Profanity and coffee support CMN

Billie Jo Kubat

Billie Jo Kubat

Lots of people swear. So why not have people use their profanity for a higher cause instead of simply venting frustration?

If a student walks into the University Program Council or the Students’ Association offices and happens to say a few unpleasant words, they will be fined.

Last year, UPC started charging 50 cents and the SA started charging 25 cents to anyone who spouted profanity in their offices. All of the money collected from the swear jars goes to the Children’s Miracle Network.

Last year, the swear jars raised more than $80 said Eric Haiar, a senior music merchandising and business economics major, who is helping organize the CMN fundraiser.

“People can run (on a) rampage with language. This is a good way for people to help stop some profanity,” said Carson Dinger, UPC vice president.

Dinger also said his office keeps a tally to keep track of people who has used expletives.

“It is not a big problem. Most people pay right away,” said Dinger, a senior psychology and sociology major.

“It’s a way to improve professionalism, and at the same time, it’s a great charity,” Haiar said.

This year, the swear jars have already raised more than $35. All of the money that CMN receives from UPC stays local.

“It goes to Sanford Children’s in Sioux Falls. They use it for new machines or to help the families pay for meals or gas,” Haiar said.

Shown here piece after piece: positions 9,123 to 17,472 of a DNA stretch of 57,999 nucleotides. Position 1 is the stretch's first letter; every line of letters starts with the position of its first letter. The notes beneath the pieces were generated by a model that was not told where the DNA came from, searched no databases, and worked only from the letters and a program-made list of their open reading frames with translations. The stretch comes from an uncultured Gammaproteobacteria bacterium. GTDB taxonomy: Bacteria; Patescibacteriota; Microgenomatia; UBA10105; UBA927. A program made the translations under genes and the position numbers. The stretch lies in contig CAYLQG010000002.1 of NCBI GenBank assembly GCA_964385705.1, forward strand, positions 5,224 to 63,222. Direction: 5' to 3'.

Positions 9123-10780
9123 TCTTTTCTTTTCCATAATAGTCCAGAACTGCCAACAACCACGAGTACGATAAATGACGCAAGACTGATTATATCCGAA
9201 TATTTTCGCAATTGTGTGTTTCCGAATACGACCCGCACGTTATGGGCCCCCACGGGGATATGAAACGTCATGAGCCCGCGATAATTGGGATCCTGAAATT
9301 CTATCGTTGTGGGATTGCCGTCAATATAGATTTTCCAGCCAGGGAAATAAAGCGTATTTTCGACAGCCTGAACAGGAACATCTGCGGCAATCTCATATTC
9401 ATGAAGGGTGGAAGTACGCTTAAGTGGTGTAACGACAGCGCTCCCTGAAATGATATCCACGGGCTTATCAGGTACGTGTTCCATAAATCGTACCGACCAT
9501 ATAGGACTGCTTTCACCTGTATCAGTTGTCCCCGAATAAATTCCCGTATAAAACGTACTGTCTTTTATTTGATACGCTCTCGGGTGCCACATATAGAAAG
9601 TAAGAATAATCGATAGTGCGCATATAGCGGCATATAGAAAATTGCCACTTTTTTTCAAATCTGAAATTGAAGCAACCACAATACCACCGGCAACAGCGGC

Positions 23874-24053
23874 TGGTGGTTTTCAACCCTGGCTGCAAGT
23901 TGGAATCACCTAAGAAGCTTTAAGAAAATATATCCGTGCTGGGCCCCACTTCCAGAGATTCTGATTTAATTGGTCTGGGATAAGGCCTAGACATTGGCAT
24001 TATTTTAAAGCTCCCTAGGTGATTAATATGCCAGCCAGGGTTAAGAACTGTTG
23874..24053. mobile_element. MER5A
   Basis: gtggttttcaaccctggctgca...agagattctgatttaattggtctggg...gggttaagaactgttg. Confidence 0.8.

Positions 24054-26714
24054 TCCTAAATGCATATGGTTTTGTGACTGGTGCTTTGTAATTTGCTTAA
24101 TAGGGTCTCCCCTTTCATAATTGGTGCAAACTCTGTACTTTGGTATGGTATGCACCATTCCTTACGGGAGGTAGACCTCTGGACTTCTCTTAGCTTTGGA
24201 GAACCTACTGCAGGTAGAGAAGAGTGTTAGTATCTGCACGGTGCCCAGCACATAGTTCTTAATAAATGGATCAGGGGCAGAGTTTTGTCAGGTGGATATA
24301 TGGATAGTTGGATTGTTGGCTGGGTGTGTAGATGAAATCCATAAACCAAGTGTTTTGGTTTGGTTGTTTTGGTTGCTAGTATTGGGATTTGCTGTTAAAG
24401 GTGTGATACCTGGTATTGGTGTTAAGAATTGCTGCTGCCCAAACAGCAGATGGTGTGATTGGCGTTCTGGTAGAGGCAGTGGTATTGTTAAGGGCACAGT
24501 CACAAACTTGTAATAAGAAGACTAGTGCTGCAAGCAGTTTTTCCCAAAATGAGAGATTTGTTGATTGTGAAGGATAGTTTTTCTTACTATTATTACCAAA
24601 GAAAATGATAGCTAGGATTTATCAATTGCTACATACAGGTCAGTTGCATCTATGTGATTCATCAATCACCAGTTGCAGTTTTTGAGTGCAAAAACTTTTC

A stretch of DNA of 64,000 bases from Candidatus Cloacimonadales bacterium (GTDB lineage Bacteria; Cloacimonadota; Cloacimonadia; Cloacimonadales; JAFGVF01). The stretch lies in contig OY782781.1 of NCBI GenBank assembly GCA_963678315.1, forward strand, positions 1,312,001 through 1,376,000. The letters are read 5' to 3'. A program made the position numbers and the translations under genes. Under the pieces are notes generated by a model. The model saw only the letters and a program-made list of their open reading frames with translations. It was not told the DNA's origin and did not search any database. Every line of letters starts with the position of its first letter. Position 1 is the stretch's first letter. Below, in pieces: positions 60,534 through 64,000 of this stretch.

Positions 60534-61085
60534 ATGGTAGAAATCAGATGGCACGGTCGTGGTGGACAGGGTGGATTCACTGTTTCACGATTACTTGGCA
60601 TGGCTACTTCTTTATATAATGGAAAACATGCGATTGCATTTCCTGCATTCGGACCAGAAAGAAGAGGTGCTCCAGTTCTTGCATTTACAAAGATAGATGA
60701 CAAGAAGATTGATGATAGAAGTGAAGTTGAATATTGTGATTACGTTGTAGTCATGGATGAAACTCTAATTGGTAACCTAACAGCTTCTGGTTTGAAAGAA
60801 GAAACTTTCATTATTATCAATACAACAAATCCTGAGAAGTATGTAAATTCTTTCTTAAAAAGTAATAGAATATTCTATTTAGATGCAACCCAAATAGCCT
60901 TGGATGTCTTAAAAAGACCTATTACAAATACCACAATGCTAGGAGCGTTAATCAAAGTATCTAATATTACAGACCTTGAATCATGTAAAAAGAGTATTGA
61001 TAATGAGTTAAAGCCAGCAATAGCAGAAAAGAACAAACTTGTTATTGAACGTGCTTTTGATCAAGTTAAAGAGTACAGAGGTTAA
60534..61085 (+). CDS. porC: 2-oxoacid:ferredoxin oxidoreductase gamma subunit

For now, UPC and SA are the only ones that are doing a swear jar, but they would be happy to see the program grow to other parts of the campus, Haiar said. He also sees the program continuing for years to come.

“I think it is great that SDSU is donating money. Every little bit counts,” said Caitlin Daniel, a sophomore biology and pre-veterinary student. “This is a really effective donation.”

These are not the only two efforts going on at SDSU to help the kids and families of CMN.

A Monday cup of coffee at any of the Java City locations on campus is also a way to help. On “Miracle Mondays,” Java City donates 5 cents of every coffee purchase to CMN.

“From now until December, 25 cents of every Tropical Javalanche bought any day is given to the Children’s Miracle Network,” said Jill Norman, director of Dining Services.

Java City’s Miracle Monday fundraiser started three years ago. It raised $750 last year. Aramark pitched in $250 for a grand total of $1,000 donated to CMN.

Norman said they expect to donate about the same amount of money this year as well.

The Children’s Miracle Network is not the only group to which Aramark makes donations.

“Five cents of every to-go container is donated to the sustainability program started here at SDSU,” Norman said.

Medary Commons and the Market at The Union are the two locations that are donating to the sustainability program. Last year, $2,000 was donated to the sustainability program. Norman said the donated money has been used to help put more recycling bins on campus.

“Aramark does lots of things for single events, but CMN and the sustainability program are the only two that are ongoing,” she said.

#1.881387:1731207790.jpg:JAVA CITY 2.jpg:Junior Erin Kennedy prepares a coffee at Java City in The Union. Java City donates 5 cents to CMN from every coffee sold on Mondays.:Robby Gallagher